I want to respect Parliament and let Parliament decide whether or not the matter should go to committee. If the matter goes to committee, the burden of proof is on the hon. member for Charlesbourg to name names, give minutes and tell us the truth.

Canadian Armed ForcesOral Question Period

2:25 p.m.

Reform

Jim Hart Reform Okanagan—Similkameen—Merritt, BC

Mr. Speaker, I am sure the Canadian public is demanding that the government do its job and govern this country, which it is not doing.

We know two things. One, the Bloc Quebecois member said that officers were prepared to create a Quebec defence staff. Two, the Bloc Quebecois member said these officers confided this to the hon. member for Charlesbourg.

Canadians want to know why the Minister of National Defence refuses to do anything about these admissions.

Canadian Armed ForcesOral Question Period

2:25 p.m.

Don Valley East Ontario

Liberal

David Collenette LiberalMinister of National Defence and Minister of Veterans Affairs

Mr. Speaker, allegations have been made by the hon. member for Charlesbourg and now he is not so sure that what he alleged on Thursday is actually true.

Any member of the House can make any statement. That does not mean to say the armed forces or any department has to launch an investigation. In this case the hon. member can rest assured that Parliament will deal with the matter through committee. All of the questions he has asked today should rightly be asked at the committee, not of the government but of the hon. member for Charlesbourg.

Unemployment Insurance ReformOral Question Period

March 18th, 1996 / 2:25 p.m.

Bloc

Paul Crête Bloc Kamouraska—Rivière-Du-Loup, QC

Mr. Speaker, my question is for the Minister of Human Resources Development.

His planned unemployment insurance reform will bring the maximum yearly pensionable earnings down from $42,389 to $39,000 in five years.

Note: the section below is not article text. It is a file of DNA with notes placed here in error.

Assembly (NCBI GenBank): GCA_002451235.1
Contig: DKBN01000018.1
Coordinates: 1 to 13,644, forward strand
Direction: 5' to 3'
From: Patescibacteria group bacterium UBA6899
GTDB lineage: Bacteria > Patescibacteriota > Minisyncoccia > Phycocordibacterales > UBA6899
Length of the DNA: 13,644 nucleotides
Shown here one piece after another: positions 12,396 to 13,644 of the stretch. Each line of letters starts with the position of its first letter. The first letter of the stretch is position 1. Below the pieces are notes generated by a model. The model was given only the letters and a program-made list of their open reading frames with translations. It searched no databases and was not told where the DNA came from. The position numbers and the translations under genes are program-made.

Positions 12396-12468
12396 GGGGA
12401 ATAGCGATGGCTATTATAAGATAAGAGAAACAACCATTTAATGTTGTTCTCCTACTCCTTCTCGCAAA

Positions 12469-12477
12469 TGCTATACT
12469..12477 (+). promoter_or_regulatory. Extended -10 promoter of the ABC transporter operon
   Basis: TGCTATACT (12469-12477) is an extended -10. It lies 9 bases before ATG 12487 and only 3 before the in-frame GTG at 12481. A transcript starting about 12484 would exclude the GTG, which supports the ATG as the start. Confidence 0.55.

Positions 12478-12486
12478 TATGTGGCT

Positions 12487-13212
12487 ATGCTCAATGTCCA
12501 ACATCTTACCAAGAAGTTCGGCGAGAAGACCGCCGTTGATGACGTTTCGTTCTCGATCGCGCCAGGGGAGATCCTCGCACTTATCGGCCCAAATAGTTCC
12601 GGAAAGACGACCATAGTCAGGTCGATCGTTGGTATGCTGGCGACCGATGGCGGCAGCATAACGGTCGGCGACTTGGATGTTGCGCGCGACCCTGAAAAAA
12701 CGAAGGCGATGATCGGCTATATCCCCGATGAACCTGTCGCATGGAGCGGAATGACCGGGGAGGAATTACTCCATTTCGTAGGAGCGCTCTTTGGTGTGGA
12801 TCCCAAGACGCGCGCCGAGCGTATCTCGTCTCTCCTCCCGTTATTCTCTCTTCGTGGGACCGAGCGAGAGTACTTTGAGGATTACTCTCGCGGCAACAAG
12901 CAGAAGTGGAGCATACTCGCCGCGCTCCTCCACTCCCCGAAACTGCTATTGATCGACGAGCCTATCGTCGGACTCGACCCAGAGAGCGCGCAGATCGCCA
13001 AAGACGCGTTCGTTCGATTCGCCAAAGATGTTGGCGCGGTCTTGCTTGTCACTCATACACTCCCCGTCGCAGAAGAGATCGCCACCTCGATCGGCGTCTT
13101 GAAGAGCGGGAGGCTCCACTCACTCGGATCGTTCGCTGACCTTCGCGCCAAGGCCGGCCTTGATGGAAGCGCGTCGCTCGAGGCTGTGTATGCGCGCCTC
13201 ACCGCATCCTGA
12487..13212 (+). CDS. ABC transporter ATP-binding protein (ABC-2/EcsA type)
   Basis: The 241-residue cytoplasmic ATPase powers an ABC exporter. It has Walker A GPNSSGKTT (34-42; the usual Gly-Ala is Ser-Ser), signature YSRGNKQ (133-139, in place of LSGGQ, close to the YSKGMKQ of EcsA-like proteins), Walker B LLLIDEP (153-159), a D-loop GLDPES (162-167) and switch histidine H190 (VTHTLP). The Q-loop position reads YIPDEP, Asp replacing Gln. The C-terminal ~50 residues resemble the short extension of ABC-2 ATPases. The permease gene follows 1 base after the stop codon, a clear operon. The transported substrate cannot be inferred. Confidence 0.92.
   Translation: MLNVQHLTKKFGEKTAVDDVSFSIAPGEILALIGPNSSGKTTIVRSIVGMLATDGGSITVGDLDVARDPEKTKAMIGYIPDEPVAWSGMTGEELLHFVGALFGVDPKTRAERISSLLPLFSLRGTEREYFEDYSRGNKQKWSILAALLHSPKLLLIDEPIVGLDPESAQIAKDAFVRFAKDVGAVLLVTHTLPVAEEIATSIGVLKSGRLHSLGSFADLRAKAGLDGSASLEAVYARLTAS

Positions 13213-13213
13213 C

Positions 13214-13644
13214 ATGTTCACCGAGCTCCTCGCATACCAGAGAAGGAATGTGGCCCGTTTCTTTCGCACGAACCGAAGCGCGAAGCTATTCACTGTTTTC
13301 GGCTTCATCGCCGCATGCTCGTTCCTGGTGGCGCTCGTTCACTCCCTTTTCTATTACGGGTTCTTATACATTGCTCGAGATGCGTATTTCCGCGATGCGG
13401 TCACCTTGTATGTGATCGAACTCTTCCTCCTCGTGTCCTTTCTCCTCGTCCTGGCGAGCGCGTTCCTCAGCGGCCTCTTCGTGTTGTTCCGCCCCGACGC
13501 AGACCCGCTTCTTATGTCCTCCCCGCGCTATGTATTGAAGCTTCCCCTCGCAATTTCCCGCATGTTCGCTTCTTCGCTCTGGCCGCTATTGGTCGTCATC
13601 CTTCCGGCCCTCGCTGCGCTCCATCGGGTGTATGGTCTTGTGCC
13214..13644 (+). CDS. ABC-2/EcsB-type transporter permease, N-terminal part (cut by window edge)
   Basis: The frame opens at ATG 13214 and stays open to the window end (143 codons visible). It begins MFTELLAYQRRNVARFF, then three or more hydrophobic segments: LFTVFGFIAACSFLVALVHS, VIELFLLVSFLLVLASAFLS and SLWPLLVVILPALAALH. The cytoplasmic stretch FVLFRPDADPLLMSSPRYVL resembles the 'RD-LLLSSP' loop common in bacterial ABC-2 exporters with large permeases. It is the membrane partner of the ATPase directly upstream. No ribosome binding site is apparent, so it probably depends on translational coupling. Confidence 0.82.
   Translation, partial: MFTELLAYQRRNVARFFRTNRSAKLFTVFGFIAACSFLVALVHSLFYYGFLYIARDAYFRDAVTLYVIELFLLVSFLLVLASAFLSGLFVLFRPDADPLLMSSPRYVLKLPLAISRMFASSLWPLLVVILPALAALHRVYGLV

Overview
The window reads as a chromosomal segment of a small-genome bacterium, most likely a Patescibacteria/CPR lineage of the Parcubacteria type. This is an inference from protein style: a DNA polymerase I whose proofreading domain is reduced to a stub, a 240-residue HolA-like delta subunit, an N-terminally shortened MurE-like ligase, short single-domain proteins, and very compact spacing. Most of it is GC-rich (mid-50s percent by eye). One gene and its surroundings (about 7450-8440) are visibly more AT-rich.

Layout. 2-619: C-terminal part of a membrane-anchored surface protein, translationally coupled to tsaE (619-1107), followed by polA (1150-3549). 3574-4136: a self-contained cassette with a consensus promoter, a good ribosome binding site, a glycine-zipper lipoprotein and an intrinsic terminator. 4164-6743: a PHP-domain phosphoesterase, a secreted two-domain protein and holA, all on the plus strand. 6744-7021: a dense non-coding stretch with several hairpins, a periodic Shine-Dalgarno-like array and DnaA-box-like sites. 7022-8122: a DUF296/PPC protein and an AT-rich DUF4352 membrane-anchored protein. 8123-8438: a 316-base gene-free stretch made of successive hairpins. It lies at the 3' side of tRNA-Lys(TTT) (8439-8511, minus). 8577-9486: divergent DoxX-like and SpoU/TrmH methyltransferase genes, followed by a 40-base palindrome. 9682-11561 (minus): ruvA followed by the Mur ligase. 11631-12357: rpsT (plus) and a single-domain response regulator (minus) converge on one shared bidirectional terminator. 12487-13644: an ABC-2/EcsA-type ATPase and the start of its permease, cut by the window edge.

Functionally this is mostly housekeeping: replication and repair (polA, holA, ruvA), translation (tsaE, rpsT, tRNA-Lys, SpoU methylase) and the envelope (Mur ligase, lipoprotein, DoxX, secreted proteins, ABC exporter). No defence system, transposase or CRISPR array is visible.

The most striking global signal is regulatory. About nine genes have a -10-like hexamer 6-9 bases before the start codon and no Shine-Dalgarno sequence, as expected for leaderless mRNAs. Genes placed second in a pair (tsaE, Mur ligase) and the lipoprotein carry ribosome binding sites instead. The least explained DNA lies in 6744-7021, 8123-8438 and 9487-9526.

Since employers will no longer contribute to unemployment insurance once this new ceiling is reached, does the minister realize that this measure will encourage businesses to ask their workers to do more overtime?

Unemployment Insurance ReformOral Question Period

2:25 p.m.

Acadie—Bathurst New Brunswick

Liberal

Douglas Young LiberalMinister of Human Resources Development

Mr. Speaker, obviously, it is very difficult to forecast how businesses will behave but we believe that generally the changes to unemployment insurance will result in providing coverage and access to the program right from the first hour worked. This will be very beneficial for many workers across the country.

As my hon. colleague knows, there is in the bill a system to monitor the impact of all the changes. If results do not meet the program objectives, we will have to take corrective action, of course.

Unemployment Insurance ReformOral Question Period

2:25 p.m.

Bloc

Paul Crête Bloc Kamouraska—Rivière-Du-Loup, QC

Mr. Speaker, if I were an employer, I would be tempted to take advantage of this opportunity, especially now when competitiveness is so important; and I am afraid that money will prevail over people.